The fate of the controversial Dada art movement's birthplace will be decided on Sunday when Zurich votes on a proposal to cut off subsidies financed by tax payers.
The rightwing Swiss People's Party launched an initiative to pull the funding plug after a series of provocative events at the city's Cabaret Voltaire, otherwise known as Dada House.
The anti-establishment Dada movement was founded in Zurich in 1916 as an artistic expression of protest against the carnage of the First World War.
The People's Party campaign, called "Zurich's not gaga – no taxes to Dada", argues that paying Cabaret Voltaire's rent out of city funds amounts to a waste of public money. The rent will rise SFr25,000 to SFr315,000 ($289,000) at the end of the month, comprising 40 per cent of Cabaret Voltaire's total budget.
"We want to support culture, but only for places that attract a lot of people, and not by spreading the money over lots of smaller institutions," People's Party city councillor Bruno Sidler told swissinfo.
But Cabaret Voltaire co-director Adrian Notz said the campaign was misleading and did not take into account the historical and artistic significance of the Dada movement. He said that exhibitions attract 18,000 people a year, including many tourists, and generate a lot of favourable publicity for the city.
"Dada is the only global art movement to have come out of Zurich and it has had a huge impact on modern art. It is something that Zurich would profit from if it is treated properly," Notz told swissinfo.
Dadaism is controversial by nature, but Notz believes the rightwing party is misusing some of its more provocative exhibitions as propaganda in its campaign.
One of those events was the public casting of male "sex slaves" in April for a woman's sexual therapy group. The casting had to be moved away from Cabaret Voltaire after the city authorities intervened.
A graffiti exhibition and the sale of t-shirts bearing a member of the German terrorist Red Army Faction (RAF) also drew some negative reactions. But Notz said the Dada movement is being misrepresented.
"The RAF t-shirts were actually criticising fashion labels that use these icons, such as Che Guevara," he said.
"Dada is not all about controversy. We also run exhibitions on a scientific level exploring the history of the movement."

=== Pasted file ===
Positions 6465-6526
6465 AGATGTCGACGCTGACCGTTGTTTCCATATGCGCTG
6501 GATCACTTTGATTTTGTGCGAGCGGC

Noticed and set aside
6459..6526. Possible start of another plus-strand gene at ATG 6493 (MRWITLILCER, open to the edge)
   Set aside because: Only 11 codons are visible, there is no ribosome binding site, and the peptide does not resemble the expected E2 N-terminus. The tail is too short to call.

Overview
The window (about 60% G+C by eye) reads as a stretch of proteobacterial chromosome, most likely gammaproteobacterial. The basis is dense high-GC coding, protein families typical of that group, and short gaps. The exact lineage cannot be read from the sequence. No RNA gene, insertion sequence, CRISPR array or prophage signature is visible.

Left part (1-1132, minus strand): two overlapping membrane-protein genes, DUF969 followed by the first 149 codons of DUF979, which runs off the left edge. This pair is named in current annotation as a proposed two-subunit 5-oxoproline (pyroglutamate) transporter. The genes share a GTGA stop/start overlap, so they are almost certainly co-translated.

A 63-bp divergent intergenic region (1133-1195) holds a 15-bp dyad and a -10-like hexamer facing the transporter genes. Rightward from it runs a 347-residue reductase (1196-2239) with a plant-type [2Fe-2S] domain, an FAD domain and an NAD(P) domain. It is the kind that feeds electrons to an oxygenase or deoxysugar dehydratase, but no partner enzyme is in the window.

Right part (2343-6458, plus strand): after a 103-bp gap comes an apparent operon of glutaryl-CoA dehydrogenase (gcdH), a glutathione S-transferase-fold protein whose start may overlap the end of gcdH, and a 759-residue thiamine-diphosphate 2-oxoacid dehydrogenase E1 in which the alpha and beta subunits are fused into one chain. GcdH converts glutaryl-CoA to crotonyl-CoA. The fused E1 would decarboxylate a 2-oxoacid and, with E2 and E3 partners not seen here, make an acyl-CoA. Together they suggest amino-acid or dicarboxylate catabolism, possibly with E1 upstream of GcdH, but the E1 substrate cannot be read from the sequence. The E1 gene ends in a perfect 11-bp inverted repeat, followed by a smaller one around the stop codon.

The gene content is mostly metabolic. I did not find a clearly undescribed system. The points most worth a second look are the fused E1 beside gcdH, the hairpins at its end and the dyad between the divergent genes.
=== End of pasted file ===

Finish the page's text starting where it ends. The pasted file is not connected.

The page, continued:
Sidler remained unmoved, accusing Dada of stirring up bad feelings towards the establishment that keeps it running.
"Why should the city government continue to support them when they have acted against us? I have no problem with them continuing as a privately funded organisation," he said.
Notz fears that Sunday's vote could be dominated by opponents if other people find the issue too marginal to cast their ballots. In that case, Cabaret Voltaire, the spiritual home of Dadaism would be lost.
"Unless someone calls us on Monday offering to pay the rent or to buy the building then we would have to close the next day," he told swissinfo.
swissinfo, Matthew Allen in Zurich
Dada or Dadaism was an artistic movement founded during the First World War in Zurich. It used various art forms to express its anti-war ideas and rejected established conventions of art with an anti-aesthetic and often shocking style.
There are various interpretations of how the movement got its name, with many believing it was just a nonsensical word chosen to display the movement's contempt of logic.
Dadaism swiftly spread throughout Europe and the United States and was at its peak between 1916 and 1920.
The Cabaret Voltaire theatre was set up in Zurich's old town in 1916 as a cabaret venue for the Dada movement.
The theatre ran into disrepair and was saved from demolition in 2002 by a group of artists who illegally occupied the building to prevent its destruction.
It opened for business again on September 30, 2004, complete with a subsidy from the city.